"The fight for equal rights is not over, not by a long shot," Hall told me. She introduced "The Gay," a vanilla cupcake with rainbow sprinkles. Proceeds from the sales of these cakes were earmarked for marriage equality and the "It Gets Better" campaign (founded by Dan Savage) that reaches out to LGBT youngsters urging them to "hang in there" during the difficult - and alienating - middle and high school years.
"We sold many of these cakes during Pride Month," Hall said. "It turns out many kids bought them because kids love rainbows. They’d return home with them and it sparked family dialogs even in the most conservative homes about equal rights."
One of Jody Hall’s stores is near the Inn at the Market, on Pine Street. The other hotel I stayed at, Alexis Hotel, is a few blocks away on First Ave. Both afford access to all downtown attractions. The Inn at the Market is seconds away from Pike Place Market, the oldest continuously operating farmer’s market in the United States.
When I arrived at the marketplace on a brilliant sunny afternoon, dozens of shoppers passed me by cradling colorful bouquets of fresh flowers. American poet Kenneth Patchen’s words came to mind: "Now when I get back here, I expect to find all of you marching through the streets with great bunches of wild flowers in your arms." These bouquets are so affordable, it was tempting to buy out the lot and pass them out to strangers, pell-mell, to bring Patchen’s vision to life.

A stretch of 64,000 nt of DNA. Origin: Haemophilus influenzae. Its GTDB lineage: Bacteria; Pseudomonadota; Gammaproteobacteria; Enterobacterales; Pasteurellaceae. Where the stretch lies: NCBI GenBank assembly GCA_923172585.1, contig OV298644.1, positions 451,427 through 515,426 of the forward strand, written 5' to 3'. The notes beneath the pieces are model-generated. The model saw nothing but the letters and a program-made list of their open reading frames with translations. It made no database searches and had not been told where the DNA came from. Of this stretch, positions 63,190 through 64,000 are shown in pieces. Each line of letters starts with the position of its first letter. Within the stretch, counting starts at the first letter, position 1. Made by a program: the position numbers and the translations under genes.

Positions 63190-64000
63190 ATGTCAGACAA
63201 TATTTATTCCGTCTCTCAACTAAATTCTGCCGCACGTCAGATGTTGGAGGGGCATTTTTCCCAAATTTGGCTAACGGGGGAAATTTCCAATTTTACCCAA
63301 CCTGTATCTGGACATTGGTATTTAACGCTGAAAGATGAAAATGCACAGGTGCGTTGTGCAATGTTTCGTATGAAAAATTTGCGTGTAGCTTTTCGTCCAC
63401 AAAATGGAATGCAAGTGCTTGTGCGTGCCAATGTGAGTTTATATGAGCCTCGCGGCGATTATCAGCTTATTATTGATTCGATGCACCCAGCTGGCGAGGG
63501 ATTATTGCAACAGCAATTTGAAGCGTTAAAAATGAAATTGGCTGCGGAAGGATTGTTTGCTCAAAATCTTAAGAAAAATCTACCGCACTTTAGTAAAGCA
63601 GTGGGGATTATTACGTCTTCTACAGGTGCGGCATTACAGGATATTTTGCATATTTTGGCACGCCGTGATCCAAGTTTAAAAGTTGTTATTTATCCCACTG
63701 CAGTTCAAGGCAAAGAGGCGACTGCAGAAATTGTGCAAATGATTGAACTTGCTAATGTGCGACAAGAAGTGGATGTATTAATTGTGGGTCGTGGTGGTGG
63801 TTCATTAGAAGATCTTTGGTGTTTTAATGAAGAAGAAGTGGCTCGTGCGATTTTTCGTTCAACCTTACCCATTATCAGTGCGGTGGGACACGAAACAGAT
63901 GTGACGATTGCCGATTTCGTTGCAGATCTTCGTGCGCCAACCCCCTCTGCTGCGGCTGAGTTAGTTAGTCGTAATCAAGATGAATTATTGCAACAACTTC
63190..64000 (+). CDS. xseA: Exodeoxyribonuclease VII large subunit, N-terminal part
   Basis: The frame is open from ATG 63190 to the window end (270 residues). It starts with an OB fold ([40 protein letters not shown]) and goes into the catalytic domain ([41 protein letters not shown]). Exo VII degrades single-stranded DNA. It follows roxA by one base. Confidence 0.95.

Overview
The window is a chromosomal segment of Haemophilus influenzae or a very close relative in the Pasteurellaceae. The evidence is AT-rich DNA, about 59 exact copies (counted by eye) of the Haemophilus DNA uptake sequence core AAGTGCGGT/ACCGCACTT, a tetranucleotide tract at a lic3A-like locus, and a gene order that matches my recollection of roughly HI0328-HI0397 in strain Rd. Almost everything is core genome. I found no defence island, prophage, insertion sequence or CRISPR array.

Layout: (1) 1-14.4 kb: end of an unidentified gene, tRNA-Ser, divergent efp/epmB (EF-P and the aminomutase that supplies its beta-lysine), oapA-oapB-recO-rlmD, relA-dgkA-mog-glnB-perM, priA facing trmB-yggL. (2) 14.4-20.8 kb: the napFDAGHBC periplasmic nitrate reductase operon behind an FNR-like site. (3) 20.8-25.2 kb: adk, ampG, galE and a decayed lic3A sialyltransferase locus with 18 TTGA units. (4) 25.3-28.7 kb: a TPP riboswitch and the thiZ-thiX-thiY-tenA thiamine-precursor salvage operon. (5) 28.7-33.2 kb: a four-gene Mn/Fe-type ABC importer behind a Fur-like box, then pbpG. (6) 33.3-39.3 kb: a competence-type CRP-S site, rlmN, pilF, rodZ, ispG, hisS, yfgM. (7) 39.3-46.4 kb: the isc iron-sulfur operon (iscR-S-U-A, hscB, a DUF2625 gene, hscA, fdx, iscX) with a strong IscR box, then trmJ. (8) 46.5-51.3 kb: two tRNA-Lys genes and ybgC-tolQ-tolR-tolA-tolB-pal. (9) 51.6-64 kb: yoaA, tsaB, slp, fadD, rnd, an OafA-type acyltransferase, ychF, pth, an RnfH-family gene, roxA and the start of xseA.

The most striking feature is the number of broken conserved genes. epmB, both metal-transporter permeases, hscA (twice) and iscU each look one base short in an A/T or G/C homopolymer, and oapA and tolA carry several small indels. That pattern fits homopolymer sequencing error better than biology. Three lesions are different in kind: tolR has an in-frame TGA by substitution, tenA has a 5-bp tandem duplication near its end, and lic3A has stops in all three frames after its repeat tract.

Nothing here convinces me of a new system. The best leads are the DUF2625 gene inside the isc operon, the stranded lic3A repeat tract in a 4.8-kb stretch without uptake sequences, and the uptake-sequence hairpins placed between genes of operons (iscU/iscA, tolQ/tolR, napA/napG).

My room at the Inn at the Market overlooked the bustling harbor. I watched as ferries steamed out to the islands. On Saturday afternoon, I spied mammoth cruise ships as they departed the port, one after the other, bound for exotic destinations.
Both hotels offer enticing feature packages. The Inn at the Market has a package that includes admission to Triple Door, a popular entertainment venue (it’s a former vaudeville house that has been lovingly restored), a mere ten-minute walk away. I attended an imbecilic "burlesque" show, but that shouldn’t deter you from exploring other options, including the nightly live music.
The Alexis is also offering special rates for same-sex newlywed couples as part of its "Suite On You" package. Couples who show their marriage license are eligible for a suite, including a free bottle of bubbly. The Alexis serves brunch in the Library Bistro where you are surrounded by books and mahogany, an atmosphere of elegance and comfort.